There are injustices that must be recognized and understood, but the understanding alone does not create anything. In order to break the shackles of our anger, we must transfer our power into something positive and creative. We must invent. Inventors are ingenuous. Inventors evolve. Inventors are conscious of the past, but are future driven. We must become future driven innovators of our destiny.
One of the biggest problems I predict with transforming ourselves into this new inventor identity is that by pushing the inventor identity as our primary persona, we may feel like traitors or cowards. We have an honor code that promotes loyalty. Many of us think we must, therefore, be loyal to being fighters, or we will be betraying ourselves or our communities or our ancestors or our spirits. Here I am not advocating for an abandonment of that fighting spirit; it has its use and vigor, and it would be silly to promote passiveness instead of passion. I am not saying we must not be loyal to who we are, but we must re-evaluate our loyalty to ourselves and question our purpose. Are we loyal to destruction or to creation? Ultimately, we must decide.
I favor creation. I don’t care if someone wants to fight me. Bring it on. I come outside with nothing but dust in my hands. Win or lose, I continue, here or somewhere else. Yes, I enjoy a good fight of ideas, but how fruitful is my life if I am constantly bogged down in someone else’s fight or even in my own egotistical pursuit for battle and heroism. I want to multiply. I want to do something new and help others and create art and be entrepreneurial and be funny and silly and dance and love and laugh. Those things, too, are part of life, and those things, too, are our natural state. I refuse to be brainwashed that I am an angry man! We need struggle and competition, but we also need freedom from it in order to allow our imaginations to produce new, revolutionary evolutionary things. We need the option to create out of nothing, where there is no opponent, where there is no enemy. We need to find liberation in the air.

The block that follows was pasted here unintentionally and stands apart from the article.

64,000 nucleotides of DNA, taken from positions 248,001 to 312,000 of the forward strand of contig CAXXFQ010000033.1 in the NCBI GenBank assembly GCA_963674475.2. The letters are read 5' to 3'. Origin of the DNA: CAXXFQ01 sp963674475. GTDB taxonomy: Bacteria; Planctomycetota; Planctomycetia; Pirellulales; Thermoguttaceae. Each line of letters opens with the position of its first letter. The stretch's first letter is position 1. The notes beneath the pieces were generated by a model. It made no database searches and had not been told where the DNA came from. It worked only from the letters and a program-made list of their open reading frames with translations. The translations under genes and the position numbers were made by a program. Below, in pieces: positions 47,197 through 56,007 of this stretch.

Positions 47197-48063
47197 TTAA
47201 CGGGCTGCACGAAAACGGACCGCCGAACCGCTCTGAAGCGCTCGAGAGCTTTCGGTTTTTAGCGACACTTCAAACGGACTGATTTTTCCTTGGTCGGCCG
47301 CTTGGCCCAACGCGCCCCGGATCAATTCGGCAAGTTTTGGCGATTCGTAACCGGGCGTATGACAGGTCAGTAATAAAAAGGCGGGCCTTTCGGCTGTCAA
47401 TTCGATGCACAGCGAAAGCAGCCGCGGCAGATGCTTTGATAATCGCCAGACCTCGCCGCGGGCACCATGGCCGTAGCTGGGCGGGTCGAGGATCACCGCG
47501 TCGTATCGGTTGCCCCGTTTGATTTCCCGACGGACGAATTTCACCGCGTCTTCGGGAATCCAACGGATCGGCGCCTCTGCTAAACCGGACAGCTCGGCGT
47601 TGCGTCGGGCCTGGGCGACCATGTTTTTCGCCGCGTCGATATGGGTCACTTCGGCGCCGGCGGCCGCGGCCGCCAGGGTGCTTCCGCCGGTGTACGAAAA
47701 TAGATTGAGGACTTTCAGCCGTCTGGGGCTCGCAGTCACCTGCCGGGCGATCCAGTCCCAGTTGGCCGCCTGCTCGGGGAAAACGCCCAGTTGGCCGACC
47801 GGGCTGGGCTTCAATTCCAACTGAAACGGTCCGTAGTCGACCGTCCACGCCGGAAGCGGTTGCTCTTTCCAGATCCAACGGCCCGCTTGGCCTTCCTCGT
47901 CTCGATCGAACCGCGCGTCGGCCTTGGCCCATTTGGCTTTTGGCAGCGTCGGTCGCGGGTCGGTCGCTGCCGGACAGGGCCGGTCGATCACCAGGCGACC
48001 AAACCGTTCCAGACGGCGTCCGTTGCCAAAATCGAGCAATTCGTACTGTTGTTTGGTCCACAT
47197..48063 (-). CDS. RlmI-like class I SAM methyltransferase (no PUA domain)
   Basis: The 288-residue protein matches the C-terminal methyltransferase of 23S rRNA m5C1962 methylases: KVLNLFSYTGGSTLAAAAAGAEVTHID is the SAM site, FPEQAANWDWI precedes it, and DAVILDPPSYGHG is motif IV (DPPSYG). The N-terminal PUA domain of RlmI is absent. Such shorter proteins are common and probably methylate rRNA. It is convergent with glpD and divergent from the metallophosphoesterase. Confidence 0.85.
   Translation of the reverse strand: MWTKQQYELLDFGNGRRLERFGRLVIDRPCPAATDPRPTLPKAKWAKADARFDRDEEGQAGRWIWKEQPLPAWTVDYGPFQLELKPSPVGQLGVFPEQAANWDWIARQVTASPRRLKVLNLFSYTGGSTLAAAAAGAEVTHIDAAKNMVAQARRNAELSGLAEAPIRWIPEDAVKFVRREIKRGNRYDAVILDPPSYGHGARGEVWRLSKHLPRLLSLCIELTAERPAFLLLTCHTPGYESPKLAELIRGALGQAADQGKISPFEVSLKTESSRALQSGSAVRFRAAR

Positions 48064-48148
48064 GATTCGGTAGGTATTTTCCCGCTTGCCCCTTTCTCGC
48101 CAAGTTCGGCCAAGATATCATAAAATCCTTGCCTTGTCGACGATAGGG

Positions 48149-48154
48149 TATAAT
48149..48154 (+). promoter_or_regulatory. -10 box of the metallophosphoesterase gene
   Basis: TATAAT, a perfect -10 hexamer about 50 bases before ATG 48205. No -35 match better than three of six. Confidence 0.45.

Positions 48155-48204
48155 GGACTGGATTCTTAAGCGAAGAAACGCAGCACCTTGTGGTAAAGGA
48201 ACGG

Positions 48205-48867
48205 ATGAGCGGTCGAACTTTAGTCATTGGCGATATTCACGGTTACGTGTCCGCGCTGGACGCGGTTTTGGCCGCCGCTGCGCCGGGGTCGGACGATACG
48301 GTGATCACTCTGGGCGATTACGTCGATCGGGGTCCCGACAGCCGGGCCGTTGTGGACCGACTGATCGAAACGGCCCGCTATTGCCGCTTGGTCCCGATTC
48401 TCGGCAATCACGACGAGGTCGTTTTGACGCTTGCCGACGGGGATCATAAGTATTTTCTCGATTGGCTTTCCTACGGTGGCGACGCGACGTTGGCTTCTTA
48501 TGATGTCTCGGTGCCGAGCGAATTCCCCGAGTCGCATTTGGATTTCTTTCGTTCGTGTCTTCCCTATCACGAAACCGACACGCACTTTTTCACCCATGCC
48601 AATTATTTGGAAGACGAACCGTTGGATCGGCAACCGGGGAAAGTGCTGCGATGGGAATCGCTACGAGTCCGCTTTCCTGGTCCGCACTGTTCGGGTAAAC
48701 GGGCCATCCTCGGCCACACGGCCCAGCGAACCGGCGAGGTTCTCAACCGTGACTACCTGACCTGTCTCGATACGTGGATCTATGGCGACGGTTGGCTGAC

That is hard. That is frightening. That is so empty and unknown to us, to look into ourselves without bitterness or a past or a restriction or an excuse. That is, however, how we can get both inside and beyond ourselves and beyond others’ limitations upon us. The victim paranoid fighter identity is outdated. New ideas are in order so that we can fulfill our potential and be of service to our present and to future generations. Travel, meet new people, do crazy things, read, converse in a positive manner, practice inventing new ways to do things, which can be as simple as how you eat or how you communicate with others. Smile 🙂 Search for ways how things can be improved, and then actually action upon your ideas. We need you. We need your love and your passion more than we need hate, or even worse, a critical indifference.
Be loyal to you. It is you, only you, who has the power of filling loot into your life. Tu, solo tu.
One thought on “You, Only You”
Hi Mr. Bacsierra . . . I love this song!!! What a loss of this talented, beautiful young woman. Selena may be physically gone, but she lives through her music. -Suzanne Sanchez